Comparative Languages and Linguistics
As a comparative languages and linguistics major, you’ll study multiple languages and critically examine their structure, functions and corresponding cultures. Your required off-campus study experience will ensure that your language study is grounded in a specific community and will help you develop lifelong personal and professional connections.
Current alums are teaching English around the world, working in publishing and doing graduate work in international studies.
What makes this program great?
Earlham’s CLL major is one of few programs at the undergraduate level in the country that combines linguistic analysis with the study of more than one language. Our comparative language faculty members encourage your passion for linguistic knowledge while guiding your inquiry into the nature of language and its functions. CLL majors excel in careers in law, social service, translation, education, speech therapy, nonprofit organizations, international development and international business.
The world at Earlham
Given Earlham’s globally diverse community, you may not have to leave campus in order to converse with native speakers in the languages you study.
Choose your languages
At Earlham you can study French, Japanese, Latin and Spanish.
CLL faculty members are not only from language programs (i.e., French, Japanese, Latin and Spanish) but also from English, philosophy and TESOL. CLL faculty encourage your passion for linguistic knowledge while guiding your inquiry into the nature of language and its functions.
A foundation for critical thinking
The comparative languages and linguistics program prepares you to enter our global economy as an effective communicator with an understanding of different cultures and languages.
As a liberal arts college, Earlham offers multiple disciplinary and interdisciplinary majors and minors in which students cultivate deep and specific knowledge and experience. Equally important, the College expects every student to develop broad, general skills and proficiencies across the curriculum.
As part of their general education, students complete six credits in each academic division of the College: humanities, natural sciences, social sciences, and visual and performing arts. In addition, students meet requirements for first-year courses, analytical reasoning, perspectives on diversity and wellness.
General education at Earlham:
- Distribution requirements
- First-year courses
- Analytical reasoning requirement
- Perspectives on diversity requirement
- Wellness requirement
- General education policies
To earn a Bachelor of Arts in comparative languages and linguistics, you must complete the following courses, in addition to general education requirements:
- One course designated as Writing Intensive (WI) and one course designated as Research Intensive (RCH).
- One semester-length, off-campus study with courses taught in one of the selected languages.
- One course in linguistics, chosen from:
- CLL 345 Linguistics
- CLL 347 Psycholinguistics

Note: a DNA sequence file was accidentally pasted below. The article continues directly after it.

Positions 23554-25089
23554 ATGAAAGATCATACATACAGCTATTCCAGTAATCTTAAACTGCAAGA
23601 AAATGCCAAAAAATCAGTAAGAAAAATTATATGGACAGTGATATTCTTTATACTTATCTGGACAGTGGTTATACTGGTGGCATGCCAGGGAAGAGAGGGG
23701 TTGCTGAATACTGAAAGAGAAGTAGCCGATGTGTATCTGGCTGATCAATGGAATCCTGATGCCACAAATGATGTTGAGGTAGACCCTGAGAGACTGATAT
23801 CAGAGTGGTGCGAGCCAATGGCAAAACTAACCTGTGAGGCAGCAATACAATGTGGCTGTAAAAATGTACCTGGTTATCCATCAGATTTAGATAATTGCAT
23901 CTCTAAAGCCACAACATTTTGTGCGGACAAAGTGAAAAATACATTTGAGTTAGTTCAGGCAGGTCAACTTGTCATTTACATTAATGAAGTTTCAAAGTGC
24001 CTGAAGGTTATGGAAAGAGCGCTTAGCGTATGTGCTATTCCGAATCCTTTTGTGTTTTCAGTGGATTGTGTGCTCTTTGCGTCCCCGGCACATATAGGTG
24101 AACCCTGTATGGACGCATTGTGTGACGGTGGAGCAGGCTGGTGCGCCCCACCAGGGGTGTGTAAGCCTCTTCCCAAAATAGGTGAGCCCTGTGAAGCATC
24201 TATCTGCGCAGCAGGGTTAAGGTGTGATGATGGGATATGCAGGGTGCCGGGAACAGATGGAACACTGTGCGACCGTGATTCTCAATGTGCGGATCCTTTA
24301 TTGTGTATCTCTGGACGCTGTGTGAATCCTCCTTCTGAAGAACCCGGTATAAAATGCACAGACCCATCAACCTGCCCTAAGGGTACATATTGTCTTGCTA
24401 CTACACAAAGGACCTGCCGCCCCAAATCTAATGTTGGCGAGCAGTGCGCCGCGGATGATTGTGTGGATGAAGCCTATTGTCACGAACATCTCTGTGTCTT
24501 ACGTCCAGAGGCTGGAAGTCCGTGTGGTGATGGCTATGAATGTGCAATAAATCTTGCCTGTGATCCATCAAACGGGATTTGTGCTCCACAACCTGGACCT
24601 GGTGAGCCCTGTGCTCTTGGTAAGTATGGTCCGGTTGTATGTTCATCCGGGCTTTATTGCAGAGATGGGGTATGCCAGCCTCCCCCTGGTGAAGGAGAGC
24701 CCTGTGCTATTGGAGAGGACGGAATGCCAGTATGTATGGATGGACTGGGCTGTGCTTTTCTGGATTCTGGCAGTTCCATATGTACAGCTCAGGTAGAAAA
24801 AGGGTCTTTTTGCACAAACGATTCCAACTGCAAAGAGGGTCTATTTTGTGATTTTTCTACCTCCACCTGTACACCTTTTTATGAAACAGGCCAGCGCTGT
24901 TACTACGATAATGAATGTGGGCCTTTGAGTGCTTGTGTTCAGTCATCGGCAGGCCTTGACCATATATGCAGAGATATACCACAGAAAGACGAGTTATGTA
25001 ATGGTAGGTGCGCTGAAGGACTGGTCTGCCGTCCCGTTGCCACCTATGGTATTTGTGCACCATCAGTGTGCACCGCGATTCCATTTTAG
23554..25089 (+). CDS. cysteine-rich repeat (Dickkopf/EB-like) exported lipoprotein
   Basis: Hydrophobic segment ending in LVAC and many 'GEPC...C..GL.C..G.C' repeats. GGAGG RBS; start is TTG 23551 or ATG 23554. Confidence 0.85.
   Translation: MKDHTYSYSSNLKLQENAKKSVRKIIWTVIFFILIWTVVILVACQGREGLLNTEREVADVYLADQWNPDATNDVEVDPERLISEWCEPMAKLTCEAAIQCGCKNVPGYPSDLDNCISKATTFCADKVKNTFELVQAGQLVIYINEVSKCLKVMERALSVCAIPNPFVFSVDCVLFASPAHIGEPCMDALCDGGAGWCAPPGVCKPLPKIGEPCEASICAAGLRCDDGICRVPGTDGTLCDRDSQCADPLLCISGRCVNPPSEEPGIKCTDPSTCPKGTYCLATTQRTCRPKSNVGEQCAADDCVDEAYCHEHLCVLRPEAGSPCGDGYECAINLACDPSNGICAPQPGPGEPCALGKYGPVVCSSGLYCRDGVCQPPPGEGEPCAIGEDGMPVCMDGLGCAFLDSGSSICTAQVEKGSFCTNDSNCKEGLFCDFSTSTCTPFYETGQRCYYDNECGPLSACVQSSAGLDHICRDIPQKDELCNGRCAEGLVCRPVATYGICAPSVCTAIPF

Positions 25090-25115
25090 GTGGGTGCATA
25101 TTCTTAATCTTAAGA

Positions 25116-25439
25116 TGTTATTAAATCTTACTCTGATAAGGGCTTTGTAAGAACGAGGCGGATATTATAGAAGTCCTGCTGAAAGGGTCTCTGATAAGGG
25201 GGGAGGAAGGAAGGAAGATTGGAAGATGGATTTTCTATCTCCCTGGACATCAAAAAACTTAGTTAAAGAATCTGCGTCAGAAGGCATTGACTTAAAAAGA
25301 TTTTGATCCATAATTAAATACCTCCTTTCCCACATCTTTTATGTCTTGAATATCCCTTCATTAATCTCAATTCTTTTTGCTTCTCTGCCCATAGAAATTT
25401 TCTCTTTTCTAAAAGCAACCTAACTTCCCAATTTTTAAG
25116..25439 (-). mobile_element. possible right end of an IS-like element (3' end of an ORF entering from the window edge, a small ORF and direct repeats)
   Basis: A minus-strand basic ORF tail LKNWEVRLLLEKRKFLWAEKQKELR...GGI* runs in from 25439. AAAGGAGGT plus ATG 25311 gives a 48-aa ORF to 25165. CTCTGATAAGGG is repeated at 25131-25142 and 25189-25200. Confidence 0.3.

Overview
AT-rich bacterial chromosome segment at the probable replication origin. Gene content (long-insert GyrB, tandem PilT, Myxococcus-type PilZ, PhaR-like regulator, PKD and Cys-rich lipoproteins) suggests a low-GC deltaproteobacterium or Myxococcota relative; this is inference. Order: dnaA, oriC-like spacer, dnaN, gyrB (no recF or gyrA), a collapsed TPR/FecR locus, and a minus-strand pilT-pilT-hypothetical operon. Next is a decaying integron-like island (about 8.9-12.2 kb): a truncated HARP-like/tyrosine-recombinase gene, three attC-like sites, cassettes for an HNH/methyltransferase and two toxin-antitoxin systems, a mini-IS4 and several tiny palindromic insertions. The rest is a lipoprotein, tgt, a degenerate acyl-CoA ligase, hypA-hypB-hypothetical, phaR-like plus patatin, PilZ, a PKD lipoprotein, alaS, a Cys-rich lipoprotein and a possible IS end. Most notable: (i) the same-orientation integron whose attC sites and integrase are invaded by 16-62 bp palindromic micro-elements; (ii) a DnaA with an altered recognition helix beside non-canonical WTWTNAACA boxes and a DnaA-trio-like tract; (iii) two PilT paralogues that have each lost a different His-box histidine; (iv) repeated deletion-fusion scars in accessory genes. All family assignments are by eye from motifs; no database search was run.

- CLL 348 Sociolinguistics
- JAPN 422 Japanese Linguistics
- SPAN 336 Linguistics, Language, and Pedagogy
- SPAN 406 Topics in Linguistics
- At least three other courses that focus on language as the topic. These may be chosen from the linguistics options above, the following courses, or an adviser-approved substitution:
- CLL 407 Translation: Theory and Practice
- CLL 481 Field Study Practicum/Internship
- JAPN 351 Teaching Japanese as a Second Language
- JAPN 430 Japanese in Social Context
- PHIL 252 Philosophy and Film Theory
- PHIL 330 Postcolonial Theory
- PHIL 365 Philosophy of Language
- PHIL 460 Contemporary Philosophy
- SOAN 341 Contemporary Social Thought
- CLL 344/TESO 344 Studies in Language Learning and Teaching
- MUS/CLL 383: Music and Language
- CLL 480 Colloquium
- CLL 488 Senior Capstone Experience
- For Spanish and French students must take a minimum of two courses numbered above the 310-level and taught in the target language.
- For Japanese, students must complete two language courses at the 300-level or demonstrate the equivalent proficiency level. They also must take two courses related to history, film or culture for Japanese. These courses may be listed or cross-listed under Japanese Studies.
- For Latin, students must complete ANCS 342 Reading Latin and take a minimum of 12 additional non-language credits (four courses) related to the study of Latin.
- Neither language can be the student’s first or “mother” tongue.
- For English (only an option for students whose “mother” tongue is a different language), students must complete two courses at the 300 level or above related to the culture, sociology, anthropology, history, politics, etc. of the United States (or English-speaking countries where English is the dominant language, like Canada or New Zealand). These may either be courses with the Diversity – Domestic (D-D) attribute or those approved by the CLL convener.
Recent graduates have found jobs in education, publishing, technical writing and journalism, among other areas.
Recent students in this program have interned at the Nibutani Ainu Culture Museum in Japan, Stepping Stones China and Space Media Japan, among other places.
By studying multiple languages, you will better understand the world and how language interacts with the way we think, learn and live.
If you believe that multilingualism is a necessity and are fascinated by the implications that the systematic nature of language can have on communicating in a diverse world, this program will be a great fit for you.